The primary mechanism for decreased IR with exercise is increased skeletal muscle insulin sensitivity (18). Skeletal muscle accounts for approximately 75–95% of whole-body glucose disposal (4). Therefore, maintaining insulin sensitivity of skeletal muscle is crucial to prevent IR from progressing to T2D. Insulin sensitivity typically is greatly enhanced after a single exercise bout (3). However, a recent study in rodents showed that 29–53 hours after exercise, insulin sensitivity reverts to levels similar to sedentary controls (11). Even in nonexercising humans, 2 weeks of reduced physical activity has been shown to result in reduced insulin sensitivity (10). The quick reversal of insulin sensitivity after exercise cessation indicates the need for consistent exercise. This is a major reason why exercise guidelines for T2D suggest a maximum of 48 hours between exercise bouts (1). However, another study showed that after 8 months of exercise training, a 2-week hiatus resulted in insulin sensitivity that was still 30% higher than sedentary controls (3). Therefore, consistent exercise training may have some long-term benefits. This could potentially include increased muscle mass and therefore increased glucose uptake.
In addition to increased insulin sensitivity, exercise increases glucose uptake through muscle contraction. One potential mechanism of contraction-mediated glucose uptake involves adenosine monophosphate–activated protein kinase (AMPK). Adenosine monophosphate is elevated during low cellular energy state causing an increase in AMPK activity, ultimately leading to translocation of glucose transporters to the cell surface (8). Under basal conditions, insulin-dependent glucose transporters (GLUT4) reside intracellularly. On stimulation, GLUT4 is translocated to the membrane to facilitate glucose uptake. After exercise, glucose transporters remain at the cell surface for several hours, contributing to an increased glucose disposal during this time (7). Insulin and muscle contraction have an additive effect on lowering blood glucose, suggesting that these pathways act independently (7,8). Therefore, exercise may increase glucose disposal in persons with IR.
Another goal of exercise training is to preserve pancreatic β-cell function. β-Cells are responsible for making and releasing insulin. The elevated blood insulin level associated with IR results in premature loss of β-cell function. The Studies of Targeted Risk Reduction Interventions through Defined Exercise (STRRIDE) study indicated that overweight individuals with dyslipidemia had only approximately 50–70% β-cell function of healthy individuals in other studies (16). Fortunately, β-cell function can be enhanced through exercise. Participants in 1 studied experienced a 31% improvement in β-cell function after only 7 days of moderate-intensity aerobic exercise (5). The fact that these changes occurred in the absence of changes in body weight, body composition, or dietary habits suggests that exercise alone is effective in improving β-cell function. With regard to exercise intensity, it has been suggested that moderate-intensity exercise is actually slightly more effective than vigorous exercise in rescuing β-cell function (5), possibly because of an increased lipolytic activity associated with this intensity.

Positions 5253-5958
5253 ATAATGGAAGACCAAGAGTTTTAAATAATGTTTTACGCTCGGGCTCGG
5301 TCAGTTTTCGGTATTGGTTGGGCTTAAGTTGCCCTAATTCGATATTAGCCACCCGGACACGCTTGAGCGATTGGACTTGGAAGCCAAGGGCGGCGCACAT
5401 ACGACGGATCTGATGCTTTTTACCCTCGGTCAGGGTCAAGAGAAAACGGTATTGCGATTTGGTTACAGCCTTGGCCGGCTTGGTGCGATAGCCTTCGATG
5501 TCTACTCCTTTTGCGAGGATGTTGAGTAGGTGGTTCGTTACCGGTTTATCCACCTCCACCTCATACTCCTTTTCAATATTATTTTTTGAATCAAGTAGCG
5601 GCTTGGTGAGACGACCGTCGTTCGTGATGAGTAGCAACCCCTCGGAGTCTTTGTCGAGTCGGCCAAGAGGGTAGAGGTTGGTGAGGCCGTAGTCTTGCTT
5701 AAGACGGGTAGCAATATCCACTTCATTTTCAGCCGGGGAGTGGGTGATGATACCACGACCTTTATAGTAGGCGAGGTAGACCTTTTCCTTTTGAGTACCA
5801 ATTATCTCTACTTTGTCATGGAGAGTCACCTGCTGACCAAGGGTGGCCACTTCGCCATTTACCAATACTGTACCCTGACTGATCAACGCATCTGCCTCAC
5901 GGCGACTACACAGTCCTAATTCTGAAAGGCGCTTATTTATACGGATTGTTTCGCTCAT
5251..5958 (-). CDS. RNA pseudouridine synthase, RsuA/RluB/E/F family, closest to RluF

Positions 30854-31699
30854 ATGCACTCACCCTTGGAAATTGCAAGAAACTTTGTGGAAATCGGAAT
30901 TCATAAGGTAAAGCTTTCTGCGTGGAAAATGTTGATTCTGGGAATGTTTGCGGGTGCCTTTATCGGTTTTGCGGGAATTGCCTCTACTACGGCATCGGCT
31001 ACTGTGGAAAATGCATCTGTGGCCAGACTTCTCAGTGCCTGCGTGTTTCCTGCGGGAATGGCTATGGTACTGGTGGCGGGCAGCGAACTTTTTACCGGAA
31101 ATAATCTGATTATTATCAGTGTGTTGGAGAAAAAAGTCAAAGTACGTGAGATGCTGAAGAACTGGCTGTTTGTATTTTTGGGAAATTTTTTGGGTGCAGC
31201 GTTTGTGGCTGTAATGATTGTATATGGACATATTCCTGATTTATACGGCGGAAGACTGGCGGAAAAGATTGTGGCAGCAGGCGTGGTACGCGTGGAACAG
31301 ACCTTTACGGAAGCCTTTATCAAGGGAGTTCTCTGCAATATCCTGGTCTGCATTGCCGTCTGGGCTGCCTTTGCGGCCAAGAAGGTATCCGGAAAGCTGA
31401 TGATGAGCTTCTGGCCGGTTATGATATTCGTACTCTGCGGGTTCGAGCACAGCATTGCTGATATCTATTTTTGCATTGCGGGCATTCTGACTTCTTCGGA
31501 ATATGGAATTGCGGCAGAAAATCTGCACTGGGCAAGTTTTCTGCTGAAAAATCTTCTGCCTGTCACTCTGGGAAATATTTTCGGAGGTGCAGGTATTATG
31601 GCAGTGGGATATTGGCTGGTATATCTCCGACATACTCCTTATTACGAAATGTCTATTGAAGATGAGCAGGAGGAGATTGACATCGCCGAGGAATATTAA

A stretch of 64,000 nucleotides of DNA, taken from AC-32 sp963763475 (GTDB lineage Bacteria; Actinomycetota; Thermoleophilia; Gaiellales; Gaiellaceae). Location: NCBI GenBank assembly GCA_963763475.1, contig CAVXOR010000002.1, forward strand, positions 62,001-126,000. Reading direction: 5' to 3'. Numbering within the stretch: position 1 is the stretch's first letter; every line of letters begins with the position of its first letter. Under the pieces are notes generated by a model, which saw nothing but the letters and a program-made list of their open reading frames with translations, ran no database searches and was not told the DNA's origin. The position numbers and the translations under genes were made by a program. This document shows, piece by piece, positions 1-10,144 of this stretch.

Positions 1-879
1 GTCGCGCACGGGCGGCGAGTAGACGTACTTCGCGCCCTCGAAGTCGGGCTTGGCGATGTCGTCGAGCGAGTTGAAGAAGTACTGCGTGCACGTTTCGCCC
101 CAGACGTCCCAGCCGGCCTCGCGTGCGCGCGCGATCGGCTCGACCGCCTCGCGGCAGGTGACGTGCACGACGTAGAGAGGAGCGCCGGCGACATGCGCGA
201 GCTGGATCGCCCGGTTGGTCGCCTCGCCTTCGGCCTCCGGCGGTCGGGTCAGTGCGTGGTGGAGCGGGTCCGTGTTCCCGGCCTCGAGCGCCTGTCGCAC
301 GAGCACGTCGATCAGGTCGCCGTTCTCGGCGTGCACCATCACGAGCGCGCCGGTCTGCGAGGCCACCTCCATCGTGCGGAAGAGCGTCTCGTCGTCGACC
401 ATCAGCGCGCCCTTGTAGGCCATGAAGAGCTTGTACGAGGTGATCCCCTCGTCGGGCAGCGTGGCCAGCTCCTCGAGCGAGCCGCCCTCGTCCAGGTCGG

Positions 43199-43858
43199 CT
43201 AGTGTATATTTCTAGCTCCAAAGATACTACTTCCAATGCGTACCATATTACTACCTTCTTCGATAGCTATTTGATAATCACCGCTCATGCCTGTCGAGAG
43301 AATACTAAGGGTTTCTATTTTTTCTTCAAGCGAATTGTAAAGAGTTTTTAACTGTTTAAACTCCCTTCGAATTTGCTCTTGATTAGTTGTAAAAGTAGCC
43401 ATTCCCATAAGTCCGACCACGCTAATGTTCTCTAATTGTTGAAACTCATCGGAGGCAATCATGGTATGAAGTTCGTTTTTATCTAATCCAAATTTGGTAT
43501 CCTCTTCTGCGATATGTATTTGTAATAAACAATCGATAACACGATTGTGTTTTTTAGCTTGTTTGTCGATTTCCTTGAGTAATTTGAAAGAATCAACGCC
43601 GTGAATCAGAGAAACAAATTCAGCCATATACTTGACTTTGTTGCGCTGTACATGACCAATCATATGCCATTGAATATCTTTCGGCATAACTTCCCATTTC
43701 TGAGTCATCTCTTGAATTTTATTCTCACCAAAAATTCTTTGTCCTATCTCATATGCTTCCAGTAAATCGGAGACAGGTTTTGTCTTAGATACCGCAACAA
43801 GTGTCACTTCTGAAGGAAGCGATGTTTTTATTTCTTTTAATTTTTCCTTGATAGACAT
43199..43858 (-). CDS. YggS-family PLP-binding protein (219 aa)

Exercise works in combination with insulin-sensitizing drugs to improve insulin sensitivity. In some cases, exercise can restore insulin sensitivity and eliminate the need for medication. In fact, some studies have shown that lifestyle interventions (exercise and diet) can be more effective than pharmaceutical therapy in preventing progression to T2D (9).
Another major goal of exercise in IR is to positively modify associated comorbidities. As mentioned earlier, IR is often compounded by additional metabolic abnormalities. Although nearly all associated comorbidities are positively modified through exercise, obesity is the most prevalent and thought to be a major determinant of IR (13,14). Often, it is advised for overweight and obese individuals with IR to lose 5–10% of body weight (1). However, subjects in a recent study experienced a 31% increase in insulin sensitivity after only a 3% reduction in body weight (12). Therefore, virtually any improvement in body weight and/or composition is likely to improve insulin sensitivity.
Insulin resistance is a complicated pathological condition. Although T2D remains a major health concern, exercise training provides a multifaceted approach to treating IR and potentially preventing progression to T2D. Exercise professionals should know the health concerns associated with IR and the mechanisms by which exercise improves IR. Additionally, it is important for exercise professionals to implement exercise strategies and educate clients to maximize health outcomes. The accompanying One-on-One article discusses specific exercise programming for persons with IR.
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